Extended waits and technical problems were not confined to Atlanta. In Savannah, Mayor Van Johnson said Tuesday morning he had “been inundated with calls and messages” from upset voters at polling places in the coastal city.
“This appears to be a widespread issue as individuals have told me that they’ve had to go to work or, in some cases, they were asked to come back at a later time,” Johnson said at a news conference.
Johnson added state and county elections officials should have been better prepared for the issues seen Tuesday, noting the presidential preference primary was delayed twice from its original March 24 date.
“Certainly, we’ve had enough time and enough delays at this point where it should be right,” Johnson said.
State officials were quick to criticize the performance of county officials. Gabriel Sterling, the secretary of state’s chief operating officer, said some counties saw “logistical deployment issues” including poll workers who tried to use voter check-in cards “upside down,” but that officials had not seen any glitches with the new machines.
Sterling also noted state officials fielded reports that poll workers were “not understanding setup or how to operate voting equipment,” a shortcoming he and Raffensperger pinned on local elections directors.
Since purchasing the new voting machines last year, Raffensperger’s office has largely left it to county officials how to provide training for poll workers. He said Tuesday his office provided several rounds of training for county and regional leaders and set up an online training portal for local precincts to use.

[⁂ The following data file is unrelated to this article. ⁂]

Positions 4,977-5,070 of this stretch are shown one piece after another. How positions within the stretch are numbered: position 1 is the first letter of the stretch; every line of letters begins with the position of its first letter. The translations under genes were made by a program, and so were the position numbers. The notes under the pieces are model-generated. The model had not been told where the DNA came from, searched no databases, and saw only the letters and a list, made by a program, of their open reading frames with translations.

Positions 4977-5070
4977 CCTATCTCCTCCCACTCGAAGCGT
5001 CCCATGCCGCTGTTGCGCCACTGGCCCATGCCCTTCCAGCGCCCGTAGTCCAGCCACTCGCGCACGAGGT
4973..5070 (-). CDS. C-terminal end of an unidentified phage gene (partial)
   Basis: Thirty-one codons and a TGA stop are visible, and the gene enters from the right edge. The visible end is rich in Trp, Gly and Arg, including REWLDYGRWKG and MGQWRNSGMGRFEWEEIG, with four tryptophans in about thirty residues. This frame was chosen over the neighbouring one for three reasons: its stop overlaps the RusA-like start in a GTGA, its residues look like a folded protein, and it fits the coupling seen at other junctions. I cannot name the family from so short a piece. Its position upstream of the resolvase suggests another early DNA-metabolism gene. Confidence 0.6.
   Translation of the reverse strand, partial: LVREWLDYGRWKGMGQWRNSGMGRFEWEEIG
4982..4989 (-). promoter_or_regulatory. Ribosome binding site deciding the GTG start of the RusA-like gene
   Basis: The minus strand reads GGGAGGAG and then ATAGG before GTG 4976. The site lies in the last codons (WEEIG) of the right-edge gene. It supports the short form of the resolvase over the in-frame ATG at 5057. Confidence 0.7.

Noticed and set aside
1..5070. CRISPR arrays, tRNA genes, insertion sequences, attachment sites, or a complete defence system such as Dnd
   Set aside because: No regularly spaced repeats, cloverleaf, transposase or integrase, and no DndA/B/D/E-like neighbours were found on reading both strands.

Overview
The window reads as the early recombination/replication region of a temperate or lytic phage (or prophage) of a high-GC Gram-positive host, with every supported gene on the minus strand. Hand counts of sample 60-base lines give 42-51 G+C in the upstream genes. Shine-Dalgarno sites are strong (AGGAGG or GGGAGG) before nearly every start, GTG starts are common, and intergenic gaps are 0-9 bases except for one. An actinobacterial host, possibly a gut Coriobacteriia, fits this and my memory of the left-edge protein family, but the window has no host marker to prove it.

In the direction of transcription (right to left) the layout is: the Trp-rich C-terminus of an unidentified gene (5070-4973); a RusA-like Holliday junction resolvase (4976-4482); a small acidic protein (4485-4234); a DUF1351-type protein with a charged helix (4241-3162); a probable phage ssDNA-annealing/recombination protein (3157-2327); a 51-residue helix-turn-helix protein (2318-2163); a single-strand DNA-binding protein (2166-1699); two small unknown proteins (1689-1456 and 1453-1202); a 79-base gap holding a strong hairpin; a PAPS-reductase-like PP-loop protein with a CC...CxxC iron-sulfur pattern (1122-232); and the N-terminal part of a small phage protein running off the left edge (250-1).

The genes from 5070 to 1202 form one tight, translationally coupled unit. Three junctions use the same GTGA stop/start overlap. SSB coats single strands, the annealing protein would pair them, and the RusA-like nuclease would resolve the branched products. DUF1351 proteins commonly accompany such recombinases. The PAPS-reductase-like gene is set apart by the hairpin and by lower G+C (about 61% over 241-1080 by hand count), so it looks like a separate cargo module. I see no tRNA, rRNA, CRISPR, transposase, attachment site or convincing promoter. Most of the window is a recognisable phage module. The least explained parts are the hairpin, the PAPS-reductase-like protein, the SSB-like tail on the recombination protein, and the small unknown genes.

“We think that we’ve done a great job on the training aspect,” Raffensperger said. “Other counties are getting it right today.”
But many lawmakers and voting rights advocates were dismayed by Raffensperger’s response, arguing the buck should stop with him as the state’s elections chief.
“Talk about throwing under the bus,” said Johnson, Savannah’s mayor.
State Democratic leaders called for Raffensperger to take more direct action to patch any problems with training or equipment prior to elections set for later this year including the Nov. 3 general election.
“The Secretary of State’s job is to provide adequate support and training for counties as he implemented Georgia’s new voting system, and he has failed,” said Maggie Chambers, spokeswoman for the Democratic Party of Georgia.
And Georgia House Speaker David Ralston, R-Blue Ridge, ordered a lawmaker-led investigation into the “unacceptable deficiencies” of the primary that aims to look at more than poll workers, who he said “do not deserve to be blamed for systemic problems beyond their control.”
“The legislative branch of government has an obligation to go beyond the mutual finger-pointing and get to the truth,” Ralston said.
Meanwhile, facing long wait times, many voters hunkered down Tuesday to cast ballots in what they view as the start of an important election cycle that includes contests for president, U.S. Senate, Congress and General Assembly seats.
At St. Philip’s Cathedral in Atlanta, Aroona Toor finally cast her ballot just after 9 a.m. after standing in line since polls opened at 7 a.m. Her feet were tired, her back hurt, but Toor said she felt proud to vote.
“You’ve got to do what you’ve got to do,” she said.